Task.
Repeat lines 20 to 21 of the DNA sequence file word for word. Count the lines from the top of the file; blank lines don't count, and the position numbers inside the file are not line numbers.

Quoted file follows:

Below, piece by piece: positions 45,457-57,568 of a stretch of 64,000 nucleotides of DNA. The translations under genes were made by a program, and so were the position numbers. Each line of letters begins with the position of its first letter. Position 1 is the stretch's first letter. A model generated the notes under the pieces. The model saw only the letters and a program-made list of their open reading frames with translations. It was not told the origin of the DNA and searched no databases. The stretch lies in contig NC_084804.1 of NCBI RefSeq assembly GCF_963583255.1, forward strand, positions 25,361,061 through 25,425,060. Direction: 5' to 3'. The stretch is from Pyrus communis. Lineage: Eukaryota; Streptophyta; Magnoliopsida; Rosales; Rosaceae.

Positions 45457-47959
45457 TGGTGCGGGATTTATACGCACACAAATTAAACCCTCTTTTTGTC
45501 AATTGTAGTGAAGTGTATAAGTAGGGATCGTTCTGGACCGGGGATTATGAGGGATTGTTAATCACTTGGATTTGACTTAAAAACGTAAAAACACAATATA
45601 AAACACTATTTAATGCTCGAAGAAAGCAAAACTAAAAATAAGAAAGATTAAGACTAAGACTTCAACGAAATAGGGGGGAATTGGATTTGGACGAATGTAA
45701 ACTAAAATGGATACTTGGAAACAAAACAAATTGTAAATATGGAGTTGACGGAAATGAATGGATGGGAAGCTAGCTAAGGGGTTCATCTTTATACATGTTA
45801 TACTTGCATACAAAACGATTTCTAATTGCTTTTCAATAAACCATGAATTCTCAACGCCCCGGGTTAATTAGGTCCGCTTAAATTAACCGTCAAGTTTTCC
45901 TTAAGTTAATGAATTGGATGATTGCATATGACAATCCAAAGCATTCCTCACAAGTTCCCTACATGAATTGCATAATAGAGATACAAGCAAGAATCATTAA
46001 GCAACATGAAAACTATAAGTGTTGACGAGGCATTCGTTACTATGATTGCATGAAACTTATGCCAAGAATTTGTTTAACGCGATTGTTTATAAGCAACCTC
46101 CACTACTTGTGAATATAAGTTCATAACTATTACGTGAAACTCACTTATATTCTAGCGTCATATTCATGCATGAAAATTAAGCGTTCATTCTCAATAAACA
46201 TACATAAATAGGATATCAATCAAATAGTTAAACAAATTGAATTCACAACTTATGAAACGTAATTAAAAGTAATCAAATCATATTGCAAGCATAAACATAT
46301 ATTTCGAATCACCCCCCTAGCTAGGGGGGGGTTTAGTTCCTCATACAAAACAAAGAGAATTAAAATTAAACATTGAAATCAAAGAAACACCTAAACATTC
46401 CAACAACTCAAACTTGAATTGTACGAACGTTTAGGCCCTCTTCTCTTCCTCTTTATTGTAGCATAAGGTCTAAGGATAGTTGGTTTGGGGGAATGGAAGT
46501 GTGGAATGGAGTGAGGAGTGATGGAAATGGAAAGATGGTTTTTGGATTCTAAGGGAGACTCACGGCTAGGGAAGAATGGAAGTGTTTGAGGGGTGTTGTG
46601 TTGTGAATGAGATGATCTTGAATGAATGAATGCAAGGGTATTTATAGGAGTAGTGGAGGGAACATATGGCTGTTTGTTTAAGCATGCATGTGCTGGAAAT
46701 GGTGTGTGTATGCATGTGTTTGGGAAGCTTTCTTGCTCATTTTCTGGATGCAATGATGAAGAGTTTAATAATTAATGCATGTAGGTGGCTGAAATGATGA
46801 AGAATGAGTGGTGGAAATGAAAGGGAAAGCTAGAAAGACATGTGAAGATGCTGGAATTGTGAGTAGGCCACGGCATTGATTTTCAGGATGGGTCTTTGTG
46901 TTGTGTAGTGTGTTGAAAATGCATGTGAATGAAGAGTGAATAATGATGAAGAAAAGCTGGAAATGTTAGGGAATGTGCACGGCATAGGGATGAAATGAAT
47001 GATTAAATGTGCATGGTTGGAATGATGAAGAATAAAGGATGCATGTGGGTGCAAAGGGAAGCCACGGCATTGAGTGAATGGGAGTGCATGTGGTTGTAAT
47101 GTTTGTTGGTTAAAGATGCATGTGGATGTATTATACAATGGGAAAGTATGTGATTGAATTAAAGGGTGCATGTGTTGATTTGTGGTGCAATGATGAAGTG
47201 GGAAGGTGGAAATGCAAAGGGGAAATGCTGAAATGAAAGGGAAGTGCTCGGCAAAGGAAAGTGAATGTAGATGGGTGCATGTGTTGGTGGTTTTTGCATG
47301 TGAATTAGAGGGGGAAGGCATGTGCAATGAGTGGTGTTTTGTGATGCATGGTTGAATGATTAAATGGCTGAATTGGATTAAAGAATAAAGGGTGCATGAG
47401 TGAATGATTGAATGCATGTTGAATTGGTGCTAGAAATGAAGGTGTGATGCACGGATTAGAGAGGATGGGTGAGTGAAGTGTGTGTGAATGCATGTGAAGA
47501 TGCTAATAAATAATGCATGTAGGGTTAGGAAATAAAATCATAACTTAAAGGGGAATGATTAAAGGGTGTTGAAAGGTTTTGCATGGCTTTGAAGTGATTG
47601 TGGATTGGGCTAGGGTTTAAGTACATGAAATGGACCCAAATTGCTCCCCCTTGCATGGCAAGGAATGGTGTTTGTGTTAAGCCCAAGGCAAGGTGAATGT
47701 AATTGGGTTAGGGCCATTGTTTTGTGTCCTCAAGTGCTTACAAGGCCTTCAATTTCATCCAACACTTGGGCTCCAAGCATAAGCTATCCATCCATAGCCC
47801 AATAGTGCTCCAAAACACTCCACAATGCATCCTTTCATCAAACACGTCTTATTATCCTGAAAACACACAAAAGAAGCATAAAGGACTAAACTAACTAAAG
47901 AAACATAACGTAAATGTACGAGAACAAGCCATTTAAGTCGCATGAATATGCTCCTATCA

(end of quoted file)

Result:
47101 GTTTGTTGGTTAAAGATGCATGTGGATGTATTATACAATGGGAAAGTATGTGATTGAATTAAAGGGTGCATGTGTTGATTTGTGGTGCAATGATGAAGTG
47201 GGAAGGTGGAAATGCAAAGGGGAAATGCTGAAATGAAAGGGAAGTGCTCGGCAAAGGAAAGTGAATGTAGATGGGTGCATGTGTTGGTGGTTTTTGCATG